Help! What is wrong with my seedlings? This is one of the most common question I get from gardeners when they’re starting seeds indoors. If this sounds familiar, and you need help with seedlings, then you’ve come to the right place. This troubleshooting guide will help you figure out why your seedlings are struggling (or worse, falling over and dying), and give you tons of tips for how you can fix common seed starting problems.
If you’re struggling with growing seeds indoors, you’re not alone. We have all been there, and everyone who has ever started seeds indoors has had seedling problems at some point (even the seasoned experts!). The good news is that many of the issues are easily fixable with a few minor adjustments. First, let’s talk about the top most common problems that gardeners have when starting seeds indoors, then we’ll get into troubleshooting and help with seedlings.
5 Most common seed starting problems
- Seedling damping off – Probably the biggest frustration for gardeners is when their seedlings tip over at the base and die without warning. This is called damping off, and is caused by seedling blight. Damping off is the most common cause of seedling death.
- Discolored or faded leaves – When seedlings leaves turn brown, yellow, white, or look dull and faded, that’s a sure sign that something is wrong. Most of the time, you can save your seedlings but you have to act fast.
- Weak, leggy seedlings – If seedlings don’t get enough light, they will reach and stretch for the brightest light source that’s nearby (usually a window). Easily fixable, but if nothing changes, it won’t take long before seedlings grow tall, leggy, and too weak to recover.
- Mold growth in seed trays – Mold usually grows on top of the soil in seed trays, but it could grow on seedlings too. The mold isn’t directly what causes seedlings to die, it’s a symptom of other problems. And if those issues aren’t fixed, your seedlings could eventually die.
- Tiny bugs flying around – Soil gnats (aka fungus gnats) are tiny bugs that lay their eggs in soil, and they are a common pest indoors. You’ll see soil gnats (often mistaken for fruit flies) flying around the seed trays, or crawling in the soil. They’re normally just a nuisance, and won’t damage the seedlings if kept under control, but they are a sign of a bigger problem.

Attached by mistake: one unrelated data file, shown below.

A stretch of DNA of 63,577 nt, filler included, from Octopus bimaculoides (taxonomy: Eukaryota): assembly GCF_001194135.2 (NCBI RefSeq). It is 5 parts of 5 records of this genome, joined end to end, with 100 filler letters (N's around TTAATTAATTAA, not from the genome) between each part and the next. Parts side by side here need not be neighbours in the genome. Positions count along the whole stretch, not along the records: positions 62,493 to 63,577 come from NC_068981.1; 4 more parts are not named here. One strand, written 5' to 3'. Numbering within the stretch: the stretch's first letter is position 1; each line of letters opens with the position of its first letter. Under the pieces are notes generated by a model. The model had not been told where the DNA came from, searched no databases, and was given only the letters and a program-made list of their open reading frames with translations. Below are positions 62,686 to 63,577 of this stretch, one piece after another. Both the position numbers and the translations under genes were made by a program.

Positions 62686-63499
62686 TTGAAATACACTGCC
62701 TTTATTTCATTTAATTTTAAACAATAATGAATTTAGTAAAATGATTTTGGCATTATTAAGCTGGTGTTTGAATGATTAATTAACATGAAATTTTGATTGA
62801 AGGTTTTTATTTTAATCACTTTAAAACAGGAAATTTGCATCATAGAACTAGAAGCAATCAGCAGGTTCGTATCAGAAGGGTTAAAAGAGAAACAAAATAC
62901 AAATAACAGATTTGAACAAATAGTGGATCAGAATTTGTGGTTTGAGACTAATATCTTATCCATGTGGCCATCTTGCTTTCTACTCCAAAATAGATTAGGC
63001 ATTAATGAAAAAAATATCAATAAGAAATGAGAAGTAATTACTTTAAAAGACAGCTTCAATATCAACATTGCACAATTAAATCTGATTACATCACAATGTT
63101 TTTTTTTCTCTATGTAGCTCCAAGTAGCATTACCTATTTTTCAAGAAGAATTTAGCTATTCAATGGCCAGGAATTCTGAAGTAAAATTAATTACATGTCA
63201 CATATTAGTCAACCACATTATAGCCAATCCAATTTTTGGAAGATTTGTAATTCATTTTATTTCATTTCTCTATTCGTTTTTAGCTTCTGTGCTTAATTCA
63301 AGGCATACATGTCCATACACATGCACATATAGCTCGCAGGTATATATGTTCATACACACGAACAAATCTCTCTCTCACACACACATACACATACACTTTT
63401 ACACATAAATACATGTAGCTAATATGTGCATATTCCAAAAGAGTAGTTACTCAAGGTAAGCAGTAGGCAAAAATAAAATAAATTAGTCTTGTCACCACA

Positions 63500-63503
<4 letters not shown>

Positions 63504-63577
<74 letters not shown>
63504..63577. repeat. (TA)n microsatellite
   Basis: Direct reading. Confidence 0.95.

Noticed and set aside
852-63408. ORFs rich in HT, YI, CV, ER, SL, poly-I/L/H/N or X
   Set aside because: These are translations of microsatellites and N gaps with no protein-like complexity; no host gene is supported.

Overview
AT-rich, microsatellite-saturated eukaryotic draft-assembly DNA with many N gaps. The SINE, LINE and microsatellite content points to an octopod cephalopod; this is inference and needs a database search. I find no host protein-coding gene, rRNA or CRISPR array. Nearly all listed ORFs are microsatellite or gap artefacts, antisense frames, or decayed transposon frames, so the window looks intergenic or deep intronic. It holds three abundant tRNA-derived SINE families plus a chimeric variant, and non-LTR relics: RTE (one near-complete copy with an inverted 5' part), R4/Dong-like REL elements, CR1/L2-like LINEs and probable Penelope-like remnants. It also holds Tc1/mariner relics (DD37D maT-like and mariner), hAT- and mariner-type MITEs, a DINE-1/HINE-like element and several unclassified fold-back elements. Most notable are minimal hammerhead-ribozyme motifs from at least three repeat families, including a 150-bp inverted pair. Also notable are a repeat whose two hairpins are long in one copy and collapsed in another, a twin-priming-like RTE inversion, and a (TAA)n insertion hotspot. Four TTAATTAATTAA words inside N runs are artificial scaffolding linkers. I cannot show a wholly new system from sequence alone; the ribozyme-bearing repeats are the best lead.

Help with seedlings, and how to fix problems
The good news is that most of these common seedling problems are easily fixable, but you will need to take action pretty quickly to save your seedlings. So now let’s dig into the help with seedlings part. Below I will walk you through each of the common problems, identifying the main causes, and their solutions.
Seedling damping off
Unfortunately, damping off happens so fast that there’s really no way to save the seedlings once they flop over. The best way to stop damping off is to prevent it from happening in the first place. Here are the common causes of damping off, and their solutions.
- Using the wrong type of soil – Solution: Always use a quality seed starting medium or pellets for growing seeds. Don’t use regular potting soil, and never reuse any of your soil or pellets.
- Seed starting equipment wasn’t sterile – Solution: Disinfect all dirty seed starting trays, plastic cells, lids, and plastic seedling pots before using them to grow seeds. Soak your equipment in a solution of one part bleach to nine parts water to disinfect them.
- Not enough ventilation – Solution: Remove the seed tray lids once the seeds have germinated. Keep an oscillating fan blowing over the seedlings to ensure proper ventilation.
- Soil kept too wet – Solution: Don’t water your seedlings if the soil is already wet or soggy. Don’t allow the containers to sit in water for extended periods of time.
- Watering from the top – Solution: It’s best to water your seedlings from the bottom by pouring water into the seedling tray, and allowing the soil to absorb the water from the bottom. Empty any water that hasn’t been soaked up after 30 minutes.
Discolored or faded leaves
Once you notice that seedling leaves have started to fade or change color, it’s important to figure out what’s wrong and fix it quickly. Many times you can save your seedlings, but if the damage is severe, some seedlings may not recover. These are the most common causes of discolored or faded leaves, and the solutions for how to save your seedlings…
- Overwatering – Solution: Make sure the soil is never saturated or soggy, and drain excess water from the seed trays.
- Fertilizer burn – Solution: Chemical fertilizers are notorious for burning tender seedlings. Switch to natural, organic fertilizers rather than using chemical fertilizers. Always follow instructions on the fertilizer package.
- Sunburn – Solution: Move your seedlings out of the sun immediately (severe sunburn is usually fatal to seedlings). Always be sure to harden off your seedling properly before moving them outdoors or into direct sunlight.